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How to build and maintain self confidence

- July 12, 2006 2 MIN READ

Whether you’re a new soloist, or an old hand, knowing how to build self confidence and maintain self confidence at a healthy level is important.

I have worked as a freelance journalist for 18 years and one of the things I’ve always found disconcerting is when an editor publishes my work but fails to give me any feedback. I suppose publishing and paying for the article is a positive outcome.

As a commercial writer, I do receive positive feedback from clients, albeit short and sweet – thanks, great, brilliant, loved it – The perfect boost.

So how do I build self confidence and keep my self-esteem on track?

Every morning, before I start work, I read a few pages of one of my well-chosen motivation books. There’s a mountain of such books on the market, but very few that really deliver simple, easy to understand, yet profound encouragement to help me succeed.

I actually have two books I’ve read several times, but each time I find something else that works for me at that particular stage of my personal development.

Want more articles like this? Check out the business confidence section.

The Magic of Thinking Big by David J Schwartz reminds me to:

“Believe Big. The size of your success is determined by the size of your belief. Think little goals and expect little achievements. Think big goals and win big success. Remember this, too! Big ideas and big plans are often easier – certainly no more difficult – than small ideas and small plans.”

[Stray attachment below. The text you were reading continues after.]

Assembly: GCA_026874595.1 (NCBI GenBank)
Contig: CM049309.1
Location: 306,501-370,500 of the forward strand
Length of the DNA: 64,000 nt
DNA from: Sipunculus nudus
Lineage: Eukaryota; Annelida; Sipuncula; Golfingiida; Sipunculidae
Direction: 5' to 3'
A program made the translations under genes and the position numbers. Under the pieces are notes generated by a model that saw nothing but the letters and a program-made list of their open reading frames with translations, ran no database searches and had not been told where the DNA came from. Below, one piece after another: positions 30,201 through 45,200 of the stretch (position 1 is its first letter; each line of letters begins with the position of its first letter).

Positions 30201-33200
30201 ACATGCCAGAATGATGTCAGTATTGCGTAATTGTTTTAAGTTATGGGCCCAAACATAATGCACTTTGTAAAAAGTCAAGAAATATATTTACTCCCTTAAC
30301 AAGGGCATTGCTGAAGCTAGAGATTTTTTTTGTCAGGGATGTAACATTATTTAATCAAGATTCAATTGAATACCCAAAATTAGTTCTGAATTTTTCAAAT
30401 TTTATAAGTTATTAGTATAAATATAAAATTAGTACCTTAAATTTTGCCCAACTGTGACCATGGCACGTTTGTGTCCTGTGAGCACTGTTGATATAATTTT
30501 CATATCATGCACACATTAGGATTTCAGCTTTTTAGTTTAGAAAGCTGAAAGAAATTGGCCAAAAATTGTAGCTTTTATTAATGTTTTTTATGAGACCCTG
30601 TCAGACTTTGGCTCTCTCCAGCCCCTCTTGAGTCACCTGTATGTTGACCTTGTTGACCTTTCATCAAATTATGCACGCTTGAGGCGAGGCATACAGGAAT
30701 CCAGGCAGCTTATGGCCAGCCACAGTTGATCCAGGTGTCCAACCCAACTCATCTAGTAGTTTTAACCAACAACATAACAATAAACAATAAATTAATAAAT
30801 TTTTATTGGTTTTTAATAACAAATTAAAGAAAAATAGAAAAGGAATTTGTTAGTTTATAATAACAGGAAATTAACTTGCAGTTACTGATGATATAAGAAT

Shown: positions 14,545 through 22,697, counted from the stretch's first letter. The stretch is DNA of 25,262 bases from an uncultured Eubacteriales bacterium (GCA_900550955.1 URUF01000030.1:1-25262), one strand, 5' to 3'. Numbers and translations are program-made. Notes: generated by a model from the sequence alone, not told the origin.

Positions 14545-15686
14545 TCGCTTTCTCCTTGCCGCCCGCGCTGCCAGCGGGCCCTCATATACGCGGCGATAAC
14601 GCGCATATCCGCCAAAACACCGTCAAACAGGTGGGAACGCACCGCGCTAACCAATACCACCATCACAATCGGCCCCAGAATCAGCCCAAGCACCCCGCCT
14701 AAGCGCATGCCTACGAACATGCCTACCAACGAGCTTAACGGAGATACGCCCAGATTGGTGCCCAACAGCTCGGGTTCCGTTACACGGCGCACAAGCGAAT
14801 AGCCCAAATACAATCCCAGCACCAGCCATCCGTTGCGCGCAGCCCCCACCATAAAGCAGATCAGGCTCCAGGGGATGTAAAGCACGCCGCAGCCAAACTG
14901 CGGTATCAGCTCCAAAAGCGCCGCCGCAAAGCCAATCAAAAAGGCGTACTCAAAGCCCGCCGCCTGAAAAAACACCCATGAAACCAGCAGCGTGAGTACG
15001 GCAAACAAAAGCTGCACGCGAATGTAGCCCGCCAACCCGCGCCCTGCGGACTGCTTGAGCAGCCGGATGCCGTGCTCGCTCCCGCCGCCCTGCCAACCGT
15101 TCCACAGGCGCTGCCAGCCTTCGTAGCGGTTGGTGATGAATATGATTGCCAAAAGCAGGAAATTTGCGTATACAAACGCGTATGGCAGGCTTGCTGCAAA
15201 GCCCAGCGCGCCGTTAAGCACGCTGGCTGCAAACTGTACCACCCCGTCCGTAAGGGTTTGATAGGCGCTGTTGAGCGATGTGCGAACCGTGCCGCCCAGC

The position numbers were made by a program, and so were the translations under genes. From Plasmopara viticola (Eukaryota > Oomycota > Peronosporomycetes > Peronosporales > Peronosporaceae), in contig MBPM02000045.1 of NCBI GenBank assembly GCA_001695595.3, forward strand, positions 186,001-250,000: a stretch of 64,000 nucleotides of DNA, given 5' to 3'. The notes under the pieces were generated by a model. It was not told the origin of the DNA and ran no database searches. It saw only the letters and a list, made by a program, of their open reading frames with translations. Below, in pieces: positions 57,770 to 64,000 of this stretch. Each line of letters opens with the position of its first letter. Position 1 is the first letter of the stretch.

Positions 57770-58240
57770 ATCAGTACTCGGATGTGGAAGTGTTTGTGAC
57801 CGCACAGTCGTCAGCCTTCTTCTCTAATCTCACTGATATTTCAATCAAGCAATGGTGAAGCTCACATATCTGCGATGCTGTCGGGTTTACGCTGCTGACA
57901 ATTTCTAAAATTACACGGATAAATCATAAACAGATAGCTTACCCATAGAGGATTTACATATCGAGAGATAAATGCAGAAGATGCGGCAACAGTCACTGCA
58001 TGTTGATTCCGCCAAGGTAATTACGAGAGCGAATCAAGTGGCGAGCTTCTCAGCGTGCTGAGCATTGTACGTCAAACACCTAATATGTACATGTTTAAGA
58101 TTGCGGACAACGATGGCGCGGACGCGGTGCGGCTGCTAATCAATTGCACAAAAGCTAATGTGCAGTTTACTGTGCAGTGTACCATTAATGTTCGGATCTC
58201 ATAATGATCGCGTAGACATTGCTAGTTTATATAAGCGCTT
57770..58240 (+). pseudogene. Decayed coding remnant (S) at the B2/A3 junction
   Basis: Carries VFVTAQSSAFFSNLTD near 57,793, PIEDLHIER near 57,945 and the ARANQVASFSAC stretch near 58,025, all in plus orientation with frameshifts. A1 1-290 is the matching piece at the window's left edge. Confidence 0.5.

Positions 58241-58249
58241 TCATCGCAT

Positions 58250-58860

Thanks David.

As soloists, we may not be as quick to embrace big projects, fearing the bigger the project the harder the fall, if we don’t succeed. Yet, uppermost in our minds should be the bigger the project, the bigger the success. Failure should never be an option.

In Paul Hanna’s book Believe and Achieve! he sums up my thoughts in one sentence:

“Believe and Achieve! is about first knowing that you deserve to be successful, and then learning the tools and techniques to attract success to yourself, easily and effortlessly.”

When I first became a soloist I struggled with the fear of failure, but after reading Paul’s book I realised it wasn’t failure I was scared of, it was success. And this was holding me back. Once I understood what was stopping me from succeeding and how to build self confidence, my career started falling into place.

Success means different things to different people. Technically, it means a happy result or outcome, good fortune, achievement, victory. But it’s much more than that: It’s the knowledge that you have the guts to go it alone, the inner strength that won’t let you be defeated. And, if things do get tough and you falter, you have the courage to pick yourself up, brush yourself off and start again.

Success is not a destination; it’s the “pathway” that takes you to wonderful places you would never visit if you had not had the courage to begin. My career over the past 18 years has had many peaks and troughs and it by far the hardest thing I have ever done in my life so far, but I love it.

Never limit your success, that’s the magic of thinking big.

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  • Andrew Caska

    Caska IP Patent Attorneys

    'Flying Solo opened up so many doors for us - I honestly don't know where I'd be without it"